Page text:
How L.A. Confidential portrays city life and urbanism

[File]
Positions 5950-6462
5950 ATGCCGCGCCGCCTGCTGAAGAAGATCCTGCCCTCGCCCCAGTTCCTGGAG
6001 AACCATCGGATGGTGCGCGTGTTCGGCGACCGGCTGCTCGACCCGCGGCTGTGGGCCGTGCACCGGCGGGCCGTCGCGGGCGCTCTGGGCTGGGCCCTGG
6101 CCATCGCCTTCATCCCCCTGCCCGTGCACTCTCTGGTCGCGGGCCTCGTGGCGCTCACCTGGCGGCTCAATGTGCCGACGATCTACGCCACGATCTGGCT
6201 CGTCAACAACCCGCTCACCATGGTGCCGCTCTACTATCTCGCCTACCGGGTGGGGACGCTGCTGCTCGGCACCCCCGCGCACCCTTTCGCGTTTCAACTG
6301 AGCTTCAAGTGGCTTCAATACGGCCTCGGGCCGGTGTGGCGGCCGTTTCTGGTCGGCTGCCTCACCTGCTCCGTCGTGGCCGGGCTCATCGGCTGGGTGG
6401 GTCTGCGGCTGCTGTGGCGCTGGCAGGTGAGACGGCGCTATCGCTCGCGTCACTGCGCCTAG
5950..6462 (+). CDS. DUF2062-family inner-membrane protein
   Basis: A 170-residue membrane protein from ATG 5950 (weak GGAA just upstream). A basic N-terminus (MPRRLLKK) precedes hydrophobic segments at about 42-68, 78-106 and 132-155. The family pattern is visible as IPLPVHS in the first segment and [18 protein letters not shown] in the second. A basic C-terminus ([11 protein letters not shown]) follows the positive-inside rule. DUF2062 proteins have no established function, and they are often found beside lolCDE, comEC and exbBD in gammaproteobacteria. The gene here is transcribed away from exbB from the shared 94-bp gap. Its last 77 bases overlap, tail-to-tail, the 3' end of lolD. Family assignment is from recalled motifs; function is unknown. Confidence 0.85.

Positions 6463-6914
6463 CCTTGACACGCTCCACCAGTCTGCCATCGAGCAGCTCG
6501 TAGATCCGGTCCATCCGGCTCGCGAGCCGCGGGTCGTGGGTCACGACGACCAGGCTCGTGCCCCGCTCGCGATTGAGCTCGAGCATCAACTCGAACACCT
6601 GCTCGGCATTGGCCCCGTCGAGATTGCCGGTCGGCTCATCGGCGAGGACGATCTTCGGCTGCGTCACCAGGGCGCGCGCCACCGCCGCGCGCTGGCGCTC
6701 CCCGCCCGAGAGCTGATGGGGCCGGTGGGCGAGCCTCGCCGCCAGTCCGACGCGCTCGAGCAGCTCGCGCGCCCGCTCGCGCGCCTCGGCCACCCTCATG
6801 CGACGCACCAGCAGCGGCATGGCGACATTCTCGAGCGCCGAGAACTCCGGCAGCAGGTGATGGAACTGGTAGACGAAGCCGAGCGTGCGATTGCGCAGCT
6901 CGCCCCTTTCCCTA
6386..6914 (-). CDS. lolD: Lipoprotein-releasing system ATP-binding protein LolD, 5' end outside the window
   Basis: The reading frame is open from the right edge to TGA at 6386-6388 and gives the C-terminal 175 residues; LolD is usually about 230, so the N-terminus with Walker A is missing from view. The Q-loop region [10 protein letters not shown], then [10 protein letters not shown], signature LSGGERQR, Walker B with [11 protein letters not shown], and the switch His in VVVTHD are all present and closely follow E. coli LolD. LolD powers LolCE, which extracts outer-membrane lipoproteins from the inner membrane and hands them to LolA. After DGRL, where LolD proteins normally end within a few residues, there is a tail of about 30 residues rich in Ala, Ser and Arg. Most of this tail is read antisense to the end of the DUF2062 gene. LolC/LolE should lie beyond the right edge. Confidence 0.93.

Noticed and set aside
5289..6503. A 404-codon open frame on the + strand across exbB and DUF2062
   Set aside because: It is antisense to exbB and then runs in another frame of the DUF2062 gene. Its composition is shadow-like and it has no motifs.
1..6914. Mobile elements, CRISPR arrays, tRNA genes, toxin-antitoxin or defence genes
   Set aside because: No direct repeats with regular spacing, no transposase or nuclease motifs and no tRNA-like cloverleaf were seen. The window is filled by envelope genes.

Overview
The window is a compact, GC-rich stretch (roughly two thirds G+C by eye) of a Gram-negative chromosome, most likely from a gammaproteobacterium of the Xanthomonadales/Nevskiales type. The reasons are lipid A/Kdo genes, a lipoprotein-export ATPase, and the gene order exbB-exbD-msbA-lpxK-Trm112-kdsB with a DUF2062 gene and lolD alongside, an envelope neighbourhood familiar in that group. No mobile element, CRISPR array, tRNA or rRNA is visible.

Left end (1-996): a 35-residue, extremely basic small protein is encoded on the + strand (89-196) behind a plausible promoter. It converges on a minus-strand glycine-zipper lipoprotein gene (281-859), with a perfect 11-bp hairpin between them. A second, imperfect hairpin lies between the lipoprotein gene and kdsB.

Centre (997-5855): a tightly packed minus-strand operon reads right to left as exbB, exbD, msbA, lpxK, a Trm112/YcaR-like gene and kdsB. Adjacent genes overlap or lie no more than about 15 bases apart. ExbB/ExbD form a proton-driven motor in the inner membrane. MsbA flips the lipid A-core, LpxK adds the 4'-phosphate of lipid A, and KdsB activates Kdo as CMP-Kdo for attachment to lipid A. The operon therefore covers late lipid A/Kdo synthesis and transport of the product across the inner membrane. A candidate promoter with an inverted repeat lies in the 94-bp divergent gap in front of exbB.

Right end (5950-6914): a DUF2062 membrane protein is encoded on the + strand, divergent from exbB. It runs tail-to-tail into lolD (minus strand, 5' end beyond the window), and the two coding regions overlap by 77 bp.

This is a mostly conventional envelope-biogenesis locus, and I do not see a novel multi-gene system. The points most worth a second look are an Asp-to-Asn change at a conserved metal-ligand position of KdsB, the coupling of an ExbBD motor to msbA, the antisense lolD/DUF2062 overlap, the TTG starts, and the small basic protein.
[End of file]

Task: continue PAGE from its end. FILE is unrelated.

L.A Confidential is a typical noir film which reflects on city life crime dramas. Most noir films are characterized by themes of corruption and deceit which are dominating in the movie (Ebert). The film portrays city life as one which is full of crime, violence and many forms of immorality. The society in the movie setting is portrayed to be corrupted with all sort of crimes. In this, film several social problems facing the city are brought out. Los Angeles is full of social crimes which include prostitution, pornography, drug use, racism, police brutality, gun play, betrayal, secret alliances and others. The entire film is characterized by series of criminal activities which thrive in the city. Despite the city having a police department to curb crimes, criminal activities become the everyday business. Police officers who are meant to curb crimes are also involved in some of the criminal activities. Some dominant criminal activities include the Nite Owl murder, the Bloody Christmas murder, assassination of a celeb and the killing of Smith and the hit men. Prostitution is one the dominant urban life issue that is evident in the film. Prostitution business is on the boom, and there are several joints where it thrives. For instance, White visits one of the sex workers who is a friend to a girl that was killed at the Nite Owl murder while investing the case of the crime. White is attracted to the girl and on his second visit, they fall into bad even without having a conversation. The incidence shows how the immorality of prostitution is on the rise in the city. Further, the girl who died at the Nite Owl gives a real connection between crime and prostitution. Another vice in the city which is closely related to prostitution is pornography. Porn business thrives in the city despite the police having a perfect of knowledge of it. The urban society is thus portrayed as one which is tolerant to sexual immoralities. Homosexuality is yet another sexual immorality present in the city. For instance, Vincennes set up two celebrities who he claims to engage in homosexuality. One of the suspects is later killed for these charges. Gunplay is another urban issue present in the film. Throughout the movie, there are incidences of violent gunplay that end up claiming lives of people. The first incidence of gun play is when Exley testifies against a fellow officer who shot a suspect. Besides this case, three African American lose their lives in a shootout after they were charged for with murder. The issue is also evident in the shooting that killed Smith and hit men at the end of the film. The dominance of these incidents shows that gun play was part of everyday life in the city.